The International Monetary Fund (IMF) has lowered its growth forecast for the Philippines this year due to the slower than expected growth in the first quarter.

At a press briefing following the IMF's staff visit to the Philippines, which was conducted from June 4 to 10, IMF mission chief to the Philippines Elif Arbatli Saxegaard said the multilateral lender lowered its growth outlook for the country this year to six percent from the 6.2 percent forecast it gave in its April World Economic Outlook.

But if realized, the IMF's gross domestic product growth forecast would hit the lower end of the government's six to seven percent target for this year. In 2023, Philippine GDP grew by 5.5 percent.

'We're a little bit surprised on the household consumption side and a little bit on the investments…We anticipated earlier that household consumption would grow slightly higher [in the first quarter],' Saxegaard said. 'But domestic demand was a bit lower than what we had thought earlier.'

She said the slower demand in the first quarter may have to do with the uptick in inflation.

On the other hand, the IMF maintained its 2025 growth projection for the Philippines at 6.2 percent. This, however, is well below the government's 6.5 to 7.5 percent GDP growth target for next year.

'We expect growth to pick up in 2025. The drivers are similar (such as) continued pickup in domestic demand, investment and consumption,' Saxegaard said.

'We think that some of the factors, including continued decline in inflation as well as the monetary policy easing that is associated with that, will be probably even more supportive in 2025, given the lag,' she said.

Foreign direct investments are also seen to pick up in 2025 amid the government's push for reforms that could boost private investments.

The IMF also lowered its inflation forecast for the Philippines to 3.4 percent this year from the 3.6 percent estimate it gave in April.

The projection is lower than the six percent full-year inflation in 2023. It is also below the 3.8 percent risk-adjusted forecast of the Bangko Sentral ng Pilipinas (BSP) for this year.

'That reflects our view that in the second half, food price inflation will come down faster, including due to the recently announced lower import tariffs on rice,' Saxegaard said, adding that the IMF expects these tariff cuts to be implemented in the second half of the year.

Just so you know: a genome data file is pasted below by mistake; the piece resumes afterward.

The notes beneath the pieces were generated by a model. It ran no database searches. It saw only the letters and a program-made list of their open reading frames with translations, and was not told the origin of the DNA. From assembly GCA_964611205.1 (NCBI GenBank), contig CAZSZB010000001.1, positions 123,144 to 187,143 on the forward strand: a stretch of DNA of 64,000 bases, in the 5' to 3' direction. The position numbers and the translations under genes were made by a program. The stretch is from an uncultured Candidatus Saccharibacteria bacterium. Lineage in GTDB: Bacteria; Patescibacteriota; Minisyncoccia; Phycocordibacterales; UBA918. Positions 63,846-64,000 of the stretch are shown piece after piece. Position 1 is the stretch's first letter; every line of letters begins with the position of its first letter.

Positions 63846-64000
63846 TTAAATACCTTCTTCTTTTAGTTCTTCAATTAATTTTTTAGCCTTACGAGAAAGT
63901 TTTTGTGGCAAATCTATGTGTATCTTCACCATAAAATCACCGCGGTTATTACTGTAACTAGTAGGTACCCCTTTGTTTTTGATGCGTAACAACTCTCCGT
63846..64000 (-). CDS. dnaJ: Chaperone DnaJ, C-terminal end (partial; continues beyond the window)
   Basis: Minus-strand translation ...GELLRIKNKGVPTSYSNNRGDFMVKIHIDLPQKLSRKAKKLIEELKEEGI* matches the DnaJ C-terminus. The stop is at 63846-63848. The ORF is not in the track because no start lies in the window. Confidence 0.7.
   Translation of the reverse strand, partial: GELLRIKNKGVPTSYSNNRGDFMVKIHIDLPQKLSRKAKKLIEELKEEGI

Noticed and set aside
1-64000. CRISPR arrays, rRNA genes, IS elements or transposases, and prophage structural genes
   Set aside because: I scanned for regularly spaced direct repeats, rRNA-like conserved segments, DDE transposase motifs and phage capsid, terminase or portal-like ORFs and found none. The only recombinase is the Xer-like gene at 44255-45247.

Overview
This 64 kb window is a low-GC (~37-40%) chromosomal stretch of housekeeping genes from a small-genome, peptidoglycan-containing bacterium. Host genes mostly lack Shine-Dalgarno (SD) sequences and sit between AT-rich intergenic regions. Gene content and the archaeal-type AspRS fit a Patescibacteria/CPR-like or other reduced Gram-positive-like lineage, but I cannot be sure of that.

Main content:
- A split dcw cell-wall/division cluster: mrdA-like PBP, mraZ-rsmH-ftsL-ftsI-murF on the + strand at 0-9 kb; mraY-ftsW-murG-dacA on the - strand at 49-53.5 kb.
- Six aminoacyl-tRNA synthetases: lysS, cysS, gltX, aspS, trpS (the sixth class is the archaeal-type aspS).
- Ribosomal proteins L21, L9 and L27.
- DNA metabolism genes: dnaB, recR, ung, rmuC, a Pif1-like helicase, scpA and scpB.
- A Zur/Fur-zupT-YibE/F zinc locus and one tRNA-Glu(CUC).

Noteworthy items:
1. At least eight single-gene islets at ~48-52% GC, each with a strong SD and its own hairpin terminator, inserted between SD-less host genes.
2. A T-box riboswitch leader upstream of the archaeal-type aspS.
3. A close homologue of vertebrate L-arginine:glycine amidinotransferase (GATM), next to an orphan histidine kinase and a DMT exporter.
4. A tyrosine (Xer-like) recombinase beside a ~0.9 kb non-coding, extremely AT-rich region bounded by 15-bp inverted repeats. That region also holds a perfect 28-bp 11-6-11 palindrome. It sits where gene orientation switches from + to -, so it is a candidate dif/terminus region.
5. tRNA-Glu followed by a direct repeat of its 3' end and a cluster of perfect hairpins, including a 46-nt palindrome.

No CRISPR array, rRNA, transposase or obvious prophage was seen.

Headline inflation quickened to a six-month high in May, picking up to 3.9 percent from 3.8 percent in April, mainly driven by faster upticks in utility and transport costs. Year to date, inflation averaged 3.5 percent in the January to May period, within the government's two to four percent target.

'So over the medium term, over the coming year, (lower inflation) opens up space for the BSP to slightly loosen or gradually reduce its policy rates,' Saxegaard said.

However, she said risks to inflation remain on the upside amid geopolitical tensions and volatility in commodity prices.

'We expect inflation to approach the target in the second half of this year. But our policy advice is that BSP should maintain a sufficiently restrictive policy stance to firmly bring inflation within the target band.

To tame inflation and stabilize the peso, the BSP hiked borrowing costs by 450 basis points starting from May 2022 to October 2023, bringing the benchmark interest rate to a near 17-year high of 6.5 percent.

Since its off-cycle 25 basis point hike in October last year, the BSP has kept interest rates unchanged for five straight meetings, the last being its May policy review.

The IMF also noted that financial stability risks appear contained and credit growth remains healthy despite higher lending rates.

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